"YOU DON'T have to be a doctor," says a Love Canal mother, "to know that there's something wrong here." True enough.But it's going to require legions of doctors and scientists and many years to find out just what is wrong -- and ultimately it may even prove to be impossible.
Unfortunately, in the absence of medical evidence, anecdotal evidence is mounting up -- in press reports and from the personal stories of Love Canal residents -- that may be painting a very misleading picture. A recent story, for example, related that among the 15 families on one particular street, six women have had breast cancer; and three houses away lives a man with bladder cancer; and three houses down from him lives another with throat cancer. That might seem to say that the buried chemicals are causing an epidemic of cancer at Love Canal: in fact, it says nothing about the cause.
In order to determine whether cancer incidence in a particular area is higher than normal, many factors have to be accounted for. Among the most important are genetics (family history of cancer); occupational exposures; personal habits, including diet and smoking (which is associated with bladder, kidney, pancreas and other cancers as well as with lung cancer); and environmental exposures (including, but not limited to, toxic chemicals). To determine whether there is a higher rate of cancer at Love Canal and whether the buried chemicals are responsible, Love Canal residents must be compared with control groups of people who are similar in all respects to Love Canal residents except in exposure to the chemicals. That is obviously an awesome task, made even more difficult by the fact that the Love Canal population is quite small. In a small community whose members have similar habits, diets and occupations, factors other than the chemicals could well be the culprits.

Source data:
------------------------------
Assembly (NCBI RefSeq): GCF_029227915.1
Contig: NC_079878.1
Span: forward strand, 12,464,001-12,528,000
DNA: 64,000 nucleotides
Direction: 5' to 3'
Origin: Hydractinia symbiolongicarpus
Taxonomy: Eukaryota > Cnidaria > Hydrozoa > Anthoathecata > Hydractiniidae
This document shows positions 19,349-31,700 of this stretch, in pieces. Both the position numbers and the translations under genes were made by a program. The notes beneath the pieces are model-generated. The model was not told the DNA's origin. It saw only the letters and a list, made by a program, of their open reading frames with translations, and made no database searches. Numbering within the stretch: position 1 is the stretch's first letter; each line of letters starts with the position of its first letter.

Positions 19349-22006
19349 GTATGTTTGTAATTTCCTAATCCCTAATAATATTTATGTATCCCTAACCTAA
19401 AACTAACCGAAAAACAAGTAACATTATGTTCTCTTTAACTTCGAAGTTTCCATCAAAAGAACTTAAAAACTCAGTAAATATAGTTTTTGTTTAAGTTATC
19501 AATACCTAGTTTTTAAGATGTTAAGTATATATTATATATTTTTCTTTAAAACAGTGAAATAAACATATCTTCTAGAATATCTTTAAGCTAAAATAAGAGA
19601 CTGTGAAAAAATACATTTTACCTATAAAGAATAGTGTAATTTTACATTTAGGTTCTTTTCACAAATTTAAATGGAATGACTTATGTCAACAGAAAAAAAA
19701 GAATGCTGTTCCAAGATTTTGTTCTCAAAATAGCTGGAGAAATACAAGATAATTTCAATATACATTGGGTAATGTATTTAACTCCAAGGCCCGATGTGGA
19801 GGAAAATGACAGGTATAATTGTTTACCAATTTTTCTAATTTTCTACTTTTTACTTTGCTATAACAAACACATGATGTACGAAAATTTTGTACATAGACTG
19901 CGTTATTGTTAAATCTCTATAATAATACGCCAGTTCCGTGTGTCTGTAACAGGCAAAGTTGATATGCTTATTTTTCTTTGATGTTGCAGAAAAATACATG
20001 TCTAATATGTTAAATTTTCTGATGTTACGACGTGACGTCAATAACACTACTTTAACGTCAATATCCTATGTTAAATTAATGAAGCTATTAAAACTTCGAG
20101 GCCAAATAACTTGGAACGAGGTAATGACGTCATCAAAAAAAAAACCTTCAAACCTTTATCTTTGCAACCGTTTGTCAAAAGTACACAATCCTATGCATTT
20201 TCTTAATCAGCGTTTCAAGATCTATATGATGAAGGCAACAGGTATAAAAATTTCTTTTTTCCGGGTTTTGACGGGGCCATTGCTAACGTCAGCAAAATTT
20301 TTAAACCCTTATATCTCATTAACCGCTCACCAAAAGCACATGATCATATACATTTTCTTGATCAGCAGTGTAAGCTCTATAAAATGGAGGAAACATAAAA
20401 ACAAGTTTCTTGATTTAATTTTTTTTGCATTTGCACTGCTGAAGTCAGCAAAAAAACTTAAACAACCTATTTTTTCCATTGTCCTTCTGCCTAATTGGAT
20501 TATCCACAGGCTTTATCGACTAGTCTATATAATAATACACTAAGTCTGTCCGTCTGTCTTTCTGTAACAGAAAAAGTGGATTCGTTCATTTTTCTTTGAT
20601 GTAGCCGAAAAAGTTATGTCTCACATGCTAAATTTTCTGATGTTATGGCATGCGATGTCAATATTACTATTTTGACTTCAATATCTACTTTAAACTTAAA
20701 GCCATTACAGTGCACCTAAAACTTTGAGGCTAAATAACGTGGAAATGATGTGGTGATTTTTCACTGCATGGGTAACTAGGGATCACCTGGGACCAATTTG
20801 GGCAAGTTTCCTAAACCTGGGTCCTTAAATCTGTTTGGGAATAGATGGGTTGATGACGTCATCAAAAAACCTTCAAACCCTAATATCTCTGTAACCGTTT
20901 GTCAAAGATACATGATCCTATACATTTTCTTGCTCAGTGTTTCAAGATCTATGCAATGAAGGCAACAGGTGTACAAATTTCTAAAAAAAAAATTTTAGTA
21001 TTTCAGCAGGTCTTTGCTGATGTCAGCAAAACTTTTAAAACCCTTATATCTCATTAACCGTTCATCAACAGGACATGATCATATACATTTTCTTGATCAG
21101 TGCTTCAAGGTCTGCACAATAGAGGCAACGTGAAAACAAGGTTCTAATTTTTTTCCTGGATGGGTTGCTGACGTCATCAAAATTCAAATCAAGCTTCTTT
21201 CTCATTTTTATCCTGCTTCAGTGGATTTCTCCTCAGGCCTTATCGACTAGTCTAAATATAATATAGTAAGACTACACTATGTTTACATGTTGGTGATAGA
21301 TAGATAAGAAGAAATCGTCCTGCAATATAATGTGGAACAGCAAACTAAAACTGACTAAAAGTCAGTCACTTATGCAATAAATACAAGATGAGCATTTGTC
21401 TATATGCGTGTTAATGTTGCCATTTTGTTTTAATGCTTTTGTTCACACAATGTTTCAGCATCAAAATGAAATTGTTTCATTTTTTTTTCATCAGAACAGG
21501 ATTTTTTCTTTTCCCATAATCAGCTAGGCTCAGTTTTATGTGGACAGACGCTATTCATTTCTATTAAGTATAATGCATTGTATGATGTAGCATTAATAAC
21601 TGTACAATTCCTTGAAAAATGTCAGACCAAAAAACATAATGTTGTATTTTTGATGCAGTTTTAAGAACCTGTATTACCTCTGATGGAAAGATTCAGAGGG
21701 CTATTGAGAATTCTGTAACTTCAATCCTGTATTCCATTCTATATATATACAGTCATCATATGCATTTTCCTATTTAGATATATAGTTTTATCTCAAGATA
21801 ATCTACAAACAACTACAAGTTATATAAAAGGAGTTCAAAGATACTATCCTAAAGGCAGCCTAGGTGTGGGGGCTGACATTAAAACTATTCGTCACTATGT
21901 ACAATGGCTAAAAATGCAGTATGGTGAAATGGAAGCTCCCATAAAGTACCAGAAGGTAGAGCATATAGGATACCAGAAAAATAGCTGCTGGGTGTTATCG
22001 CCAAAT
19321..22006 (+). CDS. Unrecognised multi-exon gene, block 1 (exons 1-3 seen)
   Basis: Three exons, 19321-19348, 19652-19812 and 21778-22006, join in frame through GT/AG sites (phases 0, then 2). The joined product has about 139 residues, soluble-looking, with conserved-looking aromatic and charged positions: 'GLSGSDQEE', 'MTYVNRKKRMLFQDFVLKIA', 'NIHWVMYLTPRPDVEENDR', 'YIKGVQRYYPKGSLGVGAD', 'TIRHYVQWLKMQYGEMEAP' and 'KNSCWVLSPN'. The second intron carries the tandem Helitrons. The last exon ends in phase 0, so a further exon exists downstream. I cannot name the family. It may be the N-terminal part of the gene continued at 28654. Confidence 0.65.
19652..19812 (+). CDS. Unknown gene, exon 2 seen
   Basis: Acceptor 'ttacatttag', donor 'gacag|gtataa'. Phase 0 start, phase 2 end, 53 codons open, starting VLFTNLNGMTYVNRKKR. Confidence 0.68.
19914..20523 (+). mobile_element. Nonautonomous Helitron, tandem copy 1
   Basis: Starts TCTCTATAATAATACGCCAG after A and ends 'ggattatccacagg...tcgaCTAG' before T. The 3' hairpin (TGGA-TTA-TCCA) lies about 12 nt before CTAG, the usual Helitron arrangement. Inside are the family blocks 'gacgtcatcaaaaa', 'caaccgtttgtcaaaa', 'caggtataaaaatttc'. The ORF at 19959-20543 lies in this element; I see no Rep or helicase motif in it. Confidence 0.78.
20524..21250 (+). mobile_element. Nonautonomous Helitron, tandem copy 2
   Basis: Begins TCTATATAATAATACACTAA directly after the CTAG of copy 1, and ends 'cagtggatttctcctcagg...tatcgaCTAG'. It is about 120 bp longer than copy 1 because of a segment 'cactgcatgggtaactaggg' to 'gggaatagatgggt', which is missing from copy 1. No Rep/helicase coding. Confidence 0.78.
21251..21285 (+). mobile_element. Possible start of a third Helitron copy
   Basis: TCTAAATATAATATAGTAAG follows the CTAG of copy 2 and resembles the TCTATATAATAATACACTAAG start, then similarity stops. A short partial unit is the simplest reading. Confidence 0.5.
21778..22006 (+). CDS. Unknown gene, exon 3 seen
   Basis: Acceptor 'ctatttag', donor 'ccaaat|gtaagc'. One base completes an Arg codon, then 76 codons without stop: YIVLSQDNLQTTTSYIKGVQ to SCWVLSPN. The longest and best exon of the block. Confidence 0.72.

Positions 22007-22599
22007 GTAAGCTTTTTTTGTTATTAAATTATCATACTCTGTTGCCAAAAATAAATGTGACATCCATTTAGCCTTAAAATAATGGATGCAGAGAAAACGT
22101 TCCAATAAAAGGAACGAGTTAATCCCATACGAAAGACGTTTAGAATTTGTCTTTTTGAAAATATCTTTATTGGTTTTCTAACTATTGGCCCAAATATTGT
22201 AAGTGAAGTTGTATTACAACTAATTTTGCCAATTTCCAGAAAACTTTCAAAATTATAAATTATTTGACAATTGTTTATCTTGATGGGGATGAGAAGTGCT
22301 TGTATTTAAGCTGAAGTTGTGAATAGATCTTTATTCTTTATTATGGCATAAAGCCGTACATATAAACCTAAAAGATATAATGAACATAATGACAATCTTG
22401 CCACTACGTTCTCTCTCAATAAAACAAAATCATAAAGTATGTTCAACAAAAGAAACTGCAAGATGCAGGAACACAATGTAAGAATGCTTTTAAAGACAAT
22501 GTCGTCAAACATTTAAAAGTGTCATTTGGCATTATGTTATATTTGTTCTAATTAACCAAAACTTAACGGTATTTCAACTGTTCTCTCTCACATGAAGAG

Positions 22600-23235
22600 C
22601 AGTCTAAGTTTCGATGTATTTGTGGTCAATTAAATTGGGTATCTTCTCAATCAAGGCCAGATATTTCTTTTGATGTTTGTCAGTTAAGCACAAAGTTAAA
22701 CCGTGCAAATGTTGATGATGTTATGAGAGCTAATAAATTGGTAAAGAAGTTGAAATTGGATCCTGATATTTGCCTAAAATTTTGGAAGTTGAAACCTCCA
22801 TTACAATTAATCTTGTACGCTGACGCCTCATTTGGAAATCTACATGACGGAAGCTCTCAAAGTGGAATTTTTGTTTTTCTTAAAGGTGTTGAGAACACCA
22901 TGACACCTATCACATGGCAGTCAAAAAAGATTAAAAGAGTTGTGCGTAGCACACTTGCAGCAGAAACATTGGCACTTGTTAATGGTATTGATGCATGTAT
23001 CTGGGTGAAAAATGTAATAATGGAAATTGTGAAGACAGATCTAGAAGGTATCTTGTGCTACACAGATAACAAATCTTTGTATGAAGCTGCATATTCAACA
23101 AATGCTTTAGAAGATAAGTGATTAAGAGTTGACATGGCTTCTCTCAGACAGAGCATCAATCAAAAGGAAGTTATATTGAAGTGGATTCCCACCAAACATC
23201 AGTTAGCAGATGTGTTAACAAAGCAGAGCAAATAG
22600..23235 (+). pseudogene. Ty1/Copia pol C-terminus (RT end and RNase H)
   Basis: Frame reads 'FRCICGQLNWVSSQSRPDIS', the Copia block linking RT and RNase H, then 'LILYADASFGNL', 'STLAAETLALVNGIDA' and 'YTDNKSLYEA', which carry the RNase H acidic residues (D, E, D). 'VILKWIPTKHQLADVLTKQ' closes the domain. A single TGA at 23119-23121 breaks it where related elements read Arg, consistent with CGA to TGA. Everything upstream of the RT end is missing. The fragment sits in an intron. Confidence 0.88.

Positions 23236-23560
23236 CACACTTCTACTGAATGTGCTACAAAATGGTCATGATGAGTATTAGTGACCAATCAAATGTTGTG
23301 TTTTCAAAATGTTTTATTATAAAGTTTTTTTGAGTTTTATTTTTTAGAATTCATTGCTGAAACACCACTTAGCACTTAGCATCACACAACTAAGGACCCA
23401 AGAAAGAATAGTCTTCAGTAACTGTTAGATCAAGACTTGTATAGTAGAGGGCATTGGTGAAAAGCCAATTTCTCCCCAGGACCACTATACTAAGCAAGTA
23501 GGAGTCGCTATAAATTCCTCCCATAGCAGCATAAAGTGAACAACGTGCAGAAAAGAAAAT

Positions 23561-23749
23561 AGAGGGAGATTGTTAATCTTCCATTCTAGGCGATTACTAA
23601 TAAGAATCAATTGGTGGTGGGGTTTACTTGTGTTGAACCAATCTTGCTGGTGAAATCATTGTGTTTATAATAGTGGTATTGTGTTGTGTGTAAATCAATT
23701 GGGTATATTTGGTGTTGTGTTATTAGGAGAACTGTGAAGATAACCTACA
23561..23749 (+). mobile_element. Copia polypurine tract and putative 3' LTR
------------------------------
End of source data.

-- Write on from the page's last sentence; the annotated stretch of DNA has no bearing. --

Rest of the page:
Another confounding factor is stress, which is known to be linked to increased rates of dozens of diseases from cancer to arthritis to viral infections. Though everyone is constantly subjected to challenge from potential disease-causers, the healthy person fights them off. Stress, in ways not yet known, seems to weaken the body's ability to combat these challenges, and thus can affect an individual's likelihood of getting a particular disease. Stress is also a prime candidate to be the cause of many of the generalized ailments that prevail at Love Canal. The families in the area who seem to have tried to ignore the chemicals and go about their daily business as though nothing had happened are apparently in much better physical condition than their close neighbors. What is cause and what is effect in this is unknown.
All this is not to imply that the suffering at Love Canal is not real -- it is -- or that the chemicals have had no effect. But with an estimated 30,000 chemical dumps scattered around the country, it is important to everyone's health and well-being that it not become an article of faith that buried chemicals automatically cause cancer, chromosome damage or anything else. They may, or they may not. It need not lessen the urgency to find out to keep a reasonably open mind until the medical evidence is in.